At this point, most of us are aware that practices like deep breathing, meditation and mindfulness practices are frequently recommended to reduce stress and promote both psychological and physical well-being. However, it still isn’t always easy to incorporate such practices into your daily routine. With the advent of smart phone technology, there is an ever-expanding selection of apps that are designed to help us do just that. Here is an overview of a few useful ones – and bonus, most of them are free! All of these apps are available for both Apple and Android products, unless indicated in the descriptions below.
Breathing App for Parents: One of the best methods to beat stress is simple deep breathing. Breathe2Relax is a free and easy-to-use app that provides specific instructions on diaphragmatic breathing (breathing from your belly), which promotes relaxation. The app allows you to rate your stress before and after each breathing exercise, so that you can track how doing the exercises is affecting your stress levels. The exercises are guided by timing your inhalations and exhalations, with the goal being to breathe as slowly and deeply as possible. There are options to vary the audio and visual prompts that play along with the exercises. Breathe2Relax one of many useful and well-researched mental health apps developed by the National Center for Telehealth and Technology, which is a division of the DoD; a description of their other apps can be found here: http://t2health.dcoe.mil/products/mobile-apps.
Breathing App for Kids: Although there is no particular reason that older children and teens could not use Breathe2Relax, younger children are likely to prefer a simpler interface and more engaging visuals. The app Breathing Bubbles is appropriate for children ages 5 years and up. This app was developed by the Momentous Institute, which is a nonprofit group that promotes social and emotional health in children based out of Dallas, TX (http://momentousinstitute.org/about). This app goes beyond teaching deep breathing, however, in that it incorporates emotional regulation. Users are asked to name and rate their emotional experience, and then focus on deep breathing along with a digital bubble as a way to cope with that experience.
Mindfulness Apps for Parents: Practicing mindfulness means grounding yourself in the present moment. Mindfulness exercises typically involve attempts to focus your attention on something in the “here and now.” By helping to focus attention on present experience and away from potentially distressing thoughts about the past or future, mindfulness exercises can help to reduce tension and worry and improve coping. Mindfulness Coach is another free mental health app developed by the National Center for Telehealth and Technology (see above). Although this app was originally developed for use by military service members, anyone who is experiencing emotional distress and/or wanting to maintain healthy coping practices can use it. The app includes educational materials about the benefits of mindfulness, detailed instructions for nine forms of mindfulness meditation, and a session log for tracking mindfulness practice.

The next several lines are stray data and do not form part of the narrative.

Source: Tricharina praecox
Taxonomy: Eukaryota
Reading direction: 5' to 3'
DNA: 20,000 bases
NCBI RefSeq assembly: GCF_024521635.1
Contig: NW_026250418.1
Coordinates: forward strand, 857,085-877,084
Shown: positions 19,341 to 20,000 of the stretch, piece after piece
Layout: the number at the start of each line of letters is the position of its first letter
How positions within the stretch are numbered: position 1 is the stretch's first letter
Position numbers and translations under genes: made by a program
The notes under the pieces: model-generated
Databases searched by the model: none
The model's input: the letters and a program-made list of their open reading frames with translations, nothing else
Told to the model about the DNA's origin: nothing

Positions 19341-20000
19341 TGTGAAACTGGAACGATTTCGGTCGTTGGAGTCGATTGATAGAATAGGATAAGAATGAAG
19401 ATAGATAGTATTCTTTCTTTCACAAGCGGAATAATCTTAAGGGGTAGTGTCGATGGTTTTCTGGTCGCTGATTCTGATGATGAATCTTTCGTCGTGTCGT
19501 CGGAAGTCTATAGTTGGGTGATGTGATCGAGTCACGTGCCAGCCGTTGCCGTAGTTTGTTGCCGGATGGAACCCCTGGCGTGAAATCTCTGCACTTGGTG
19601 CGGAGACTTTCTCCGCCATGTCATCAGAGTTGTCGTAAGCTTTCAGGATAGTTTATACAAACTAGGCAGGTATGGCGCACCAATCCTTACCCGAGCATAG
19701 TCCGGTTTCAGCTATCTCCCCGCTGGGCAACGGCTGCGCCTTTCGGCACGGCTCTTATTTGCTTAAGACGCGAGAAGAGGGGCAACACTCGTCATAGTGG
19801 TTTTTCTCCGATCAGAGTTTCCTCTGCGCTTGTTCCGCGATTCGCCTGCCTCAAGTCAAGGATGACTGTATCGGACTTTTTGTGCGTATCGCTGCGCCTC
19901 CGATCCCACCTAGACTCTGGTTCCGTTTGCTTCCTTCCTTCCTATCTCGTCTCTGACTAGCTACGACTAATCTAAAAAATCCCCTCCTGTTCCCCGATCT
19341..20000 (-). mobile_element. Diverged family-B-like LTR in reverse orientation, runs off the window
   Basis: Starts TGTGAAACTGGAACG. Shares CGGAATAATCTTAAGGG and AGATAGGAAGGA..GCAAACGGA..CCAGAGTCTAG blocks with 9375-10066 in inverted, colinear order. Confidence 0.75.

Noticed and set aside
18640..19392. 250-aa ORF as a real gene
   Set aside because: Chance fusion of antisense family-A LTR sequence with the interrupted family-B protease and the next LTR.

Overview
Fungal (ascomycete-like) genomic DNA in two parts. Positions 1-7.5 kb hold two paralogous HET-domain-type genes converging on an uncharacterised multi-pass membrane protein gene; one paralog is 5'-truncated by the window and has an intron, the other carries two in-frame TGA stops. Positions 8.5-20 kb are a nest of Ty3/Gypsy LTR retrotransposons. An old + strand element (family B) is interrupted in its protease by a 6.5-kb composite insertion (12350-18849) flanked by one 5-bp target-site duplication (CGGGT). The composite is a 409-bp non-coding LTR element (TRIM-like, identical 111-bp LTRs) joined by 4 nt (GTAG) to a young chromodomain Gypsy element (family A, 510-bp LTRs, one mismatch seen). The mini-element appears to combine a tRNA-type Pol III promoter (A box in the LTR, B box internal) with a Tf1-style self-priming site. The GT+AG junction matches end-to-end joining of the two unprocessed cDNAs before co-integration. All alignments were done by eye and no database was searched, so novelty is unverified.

Calm evolved out of Calm.com, a free web app where users could select background scenery and sounds (e.g. mountain range or sunny seaside), set a timer, and relax for a few minutes. The app offers one free component, called Seven Days of Calm, which provides guides for seven different mindfulness exercises. The app prompts you to set goals (e.g. stress relief, happiness, learning meditation) and to input your level of experience with meditation before starting. There is a selection of visual imagery with accompanying music that you can choose to go along with the mindfulness exercises, which range in length from 7 to 15 minutes. You can also set reminders to practice throughout the day. Note: Unfortunately, most of the options offered within the Calm app have to be unlocked for additional costs, and they use a subscription model (e.g. monthly and yearly fees). There is a Calm Kids option that can be purchased in this way. Buddhify is a moderately priced meditation app ($4.99) that offers a series of guided meditations based on situational triggers. Users like it because it weaves meditations into your daily routines. The interface is in the form of a wheel that offers more than a dozen activities that you might be doing in a given day, and then matches a meditation to that activity.
Mindfulness App for Kids, Tweens & Teens. Smiling Mind is a free app-based meditation program developed by a team of psychologists in Australia, with expertise in youth and adolescent therapy (http://smilingmind.com.au). This app contains different exercises based on age, with options for kids ages 7-11 years, 12-15 years, 16-22 years, and adults. Each session starts with a quick series of questions, followed by simple, easy-to-follow meditation exercises. Stop, Breathe & Think is a free mindfulness app that was developed by the non-profit group Tools for Peace (http://www.toolsforpeace.org), and is appropriate for use by tweens and teens (and adults, too, although the language is generally geared towards a younger audience). The app offers a solid sampling of the basics of meditation, featuring a range of exercises at varying lengths. The app asks you to input how you feel, mentally and physically, and then suggests a variety of meditation practices based on your response. Although there are in-app purchases, most of the app’s features can be accessed at no charge (there are at least 15 free meditations). Take a Chill is an inexpensive app ($1.99) that similarly is geared towards tweens and teens. This app includes simple stress assessments, quick meditations for in-the-moment stress relief, motivational quotes, and a reminder feature. At this time, this app is only available for Apple products.
Kathleen Boykin McElhaney, Ph.D.
Licensed Clinical Psychologist